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Indian Matchmaking web series review: Love in times of Sima Taparia

Indian Matchmaking web series review: Love in times of Sima Taparia
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Sima Taparia is Mumbai’s top matchmaker, with a cure to modern loneliness – her immaculate matchmaking skills guide elitist clients in the US and urban India to a ‘perfect partner’, in a tailor-made arranged marriage set-up. For the better or worse, the show mirrors real struggles, insecurities and inane tendencies of young, single adults in India, while giving an incisive peek into the questionable practice in today’s age.

Let’s be honest: India loves to hate-watch some shows so bad, that they begin to feel good. Indian Matchmaking – a Netflix Original – falls within the ambit of this peculiar observation.

As much as millennials and Netflix loyalists ranted over the ‘regressive’ ways of Sima Taparia and her ideology of a good marriage, that is, ‘adjustment and compromise’, the show climbed up the ranks on the list of top shows in an unbelievably short span of time.

Reason? It’s eerily relatable, mirrors our obsession with labels and our deep-seated faith in cupid, or “matchmakers” for that matter.

The show introduces you to ‘Sima aunty’, who, besides being the reigning poster girl of memes and trolls, seems like the last resort for indecisive young men and women that have little in common, except for a yearning for a happily ever after with the ‘right’ person. Sima isn’t different from your stereotypical neighbourhood aunty. Except that she probably knows her worth and the her wealthy clients’ desperation. Client who are eagerly on the lookout for an interesting add-on to their successful, but hollow existence.

Sima triggers humour and angst at one go, just as she voices her honest perspectives for promising suitors, that’ll get you to question a lot of things, we promise.

Whether it’s Naadia’s unbridled vibe teamed with some fresh eagerness that instantly makes one connect with her, Delhi girl Ankita’s way of being, Pradhyuman’s “superficiality” or the fiercely independent Aparna’s seemingly picky ways – Sima out rightly claims that women who aren’t too flexible send out a repelling energy, which in turn makes the process of finding the ‘right’ guy a lot harder – the show portrays the grim reality of finding someone worthwhile and the effort that actually go into finding some you want to consider spending the rest of your life with.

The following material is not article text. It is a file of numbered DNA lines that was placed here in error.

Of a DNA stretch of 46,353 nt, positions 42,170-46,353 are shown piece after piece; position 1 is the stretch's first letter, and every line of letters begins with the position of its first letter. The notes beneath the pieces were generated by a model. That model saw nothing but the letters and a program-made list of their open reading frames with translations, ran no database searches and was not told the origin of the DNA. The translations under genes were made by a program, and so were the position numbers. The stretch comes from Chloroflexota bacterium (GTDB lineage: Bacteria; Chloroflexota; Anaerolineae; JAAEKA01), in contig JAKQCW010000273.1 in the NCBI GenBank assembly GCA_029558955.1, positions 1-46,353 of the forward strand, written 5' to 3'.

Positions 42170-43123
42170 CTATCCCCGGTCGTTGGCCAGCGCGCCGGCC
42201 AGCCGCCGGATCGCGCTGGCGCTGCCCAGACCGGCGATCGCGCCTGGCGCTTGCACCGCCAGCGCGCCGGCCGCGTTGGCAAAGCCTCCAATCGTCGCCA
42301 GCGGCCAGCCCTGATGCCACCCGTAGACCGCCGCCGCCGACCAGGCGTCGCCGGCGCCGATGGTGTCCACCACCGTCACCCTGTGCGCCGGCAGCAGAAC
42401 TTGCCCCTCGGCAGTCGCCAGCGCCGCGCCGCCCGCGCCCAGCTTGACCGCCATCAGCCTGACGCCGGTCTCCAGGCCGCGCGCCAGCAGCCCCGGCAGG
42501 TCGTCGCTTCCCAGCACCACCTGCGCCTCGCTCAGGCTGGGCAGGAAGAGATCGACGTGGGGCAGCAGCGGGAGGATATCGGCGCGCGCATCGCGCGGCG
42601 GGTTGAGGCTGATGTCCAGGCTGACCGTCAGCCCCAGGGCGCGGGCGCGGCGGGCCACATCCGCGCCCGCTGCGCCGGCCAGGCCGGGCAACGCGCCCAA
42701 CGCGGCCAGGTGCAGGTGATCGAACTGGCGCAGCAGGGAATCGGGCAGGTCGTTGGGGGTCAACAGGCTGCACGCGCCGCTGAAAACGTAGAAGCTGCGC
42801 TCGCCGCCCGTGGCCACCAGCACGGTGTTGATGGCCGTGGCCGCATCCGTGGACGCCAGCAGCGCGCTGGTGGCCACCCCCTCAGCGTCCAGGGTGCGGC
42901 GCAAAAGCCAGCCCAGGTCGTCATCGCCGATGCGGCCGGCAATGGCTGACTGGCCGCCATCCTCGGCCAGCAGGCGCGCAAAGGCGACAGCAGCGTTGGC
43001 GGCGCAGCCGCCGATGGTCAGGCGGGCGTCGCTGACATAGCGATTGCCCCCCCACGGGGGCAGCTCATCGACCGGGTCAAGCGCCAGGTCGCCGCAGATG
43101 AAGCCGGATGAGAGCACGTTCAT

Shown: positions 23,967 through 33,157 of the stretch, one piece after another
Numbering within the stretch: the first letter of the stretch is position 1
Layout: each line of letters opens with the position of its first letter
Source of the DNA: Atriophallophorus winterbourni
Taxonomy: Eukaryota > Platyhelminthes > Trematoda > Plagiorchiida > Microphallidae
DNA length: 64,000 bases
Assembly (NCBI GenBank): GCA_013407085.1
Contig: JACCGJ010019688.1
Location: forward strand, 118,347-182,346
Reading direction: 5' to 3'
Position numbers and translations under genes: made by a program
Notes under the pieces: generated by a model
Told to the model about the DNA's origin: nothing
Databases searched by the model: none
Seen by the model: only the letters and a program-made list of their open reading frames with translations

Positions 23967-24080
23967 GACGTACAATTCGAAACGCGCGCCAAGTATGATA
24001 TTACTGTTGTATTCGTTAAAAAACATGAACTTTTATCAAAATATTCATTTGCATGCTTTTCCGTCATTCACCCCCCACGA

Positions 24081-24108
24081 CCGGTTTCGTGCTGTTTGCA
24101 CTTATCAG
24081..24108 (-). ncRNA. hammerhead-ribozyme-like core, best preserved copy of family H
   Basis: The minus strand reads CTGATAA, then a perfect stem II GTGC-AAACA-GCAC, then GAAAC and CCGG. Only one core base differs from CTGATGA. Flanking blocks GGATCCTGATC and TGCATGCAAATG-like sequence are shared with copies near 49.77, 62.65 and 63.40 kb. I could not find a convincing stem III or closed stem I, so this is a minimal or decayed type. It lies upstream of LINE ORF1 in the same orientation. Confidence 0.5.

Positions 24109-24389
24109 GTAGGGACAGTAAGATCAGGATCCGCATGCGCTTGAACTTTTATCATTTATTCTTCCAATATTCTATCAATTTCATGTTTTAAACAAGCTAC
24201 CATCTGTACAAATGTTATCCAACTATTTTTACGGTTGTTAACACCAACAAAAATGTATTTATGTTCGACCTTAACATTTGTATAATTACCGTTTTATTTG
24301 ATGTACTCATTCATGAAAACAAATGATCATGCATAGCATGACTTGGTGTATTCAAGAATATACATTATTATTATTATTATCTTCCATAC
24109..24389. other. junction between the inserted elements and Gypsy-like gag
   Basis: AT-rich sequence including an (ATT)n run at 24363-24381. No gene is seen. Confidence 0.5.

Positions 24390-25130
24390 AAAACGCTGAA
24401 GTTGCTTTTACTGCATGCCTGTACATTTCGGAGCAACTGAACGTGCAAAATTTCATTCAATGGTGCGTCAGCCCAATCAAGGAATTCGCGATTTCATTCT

The first season of the show is split into eight moderately long episodes that don’t really manage to capture the same intensity all through. This is largely because many narratives are scattered and lop-sided, and ends rather abruptly.

You probably would want to give brownie points for the immaculate cinematography, as the visuals are nothing short of speculator and offers a surreal vibe of the cityscape of Delhi, Mumbai and America. The show might evoke twinges of envy among watchers who’d wish they had the spate of options these successful bachelors do.

Peppered with a streak of regressiveness and teamed with the concept of meeting new people; the show fails to pack a punch or rather sustain the intrigue that it first arouses. The trinkets of wisdom by old couples that pop at the start of an episode are amusing, to say the least.

Case in point: The show touches a part of our reality, that we often tend to put on the backburner: Loneliness. The yearning for someone worthwhile to spend our lives with, failing which everything eventually loses its purpose. As much as urban India loves its space, there is always room for love, even if its arranged.




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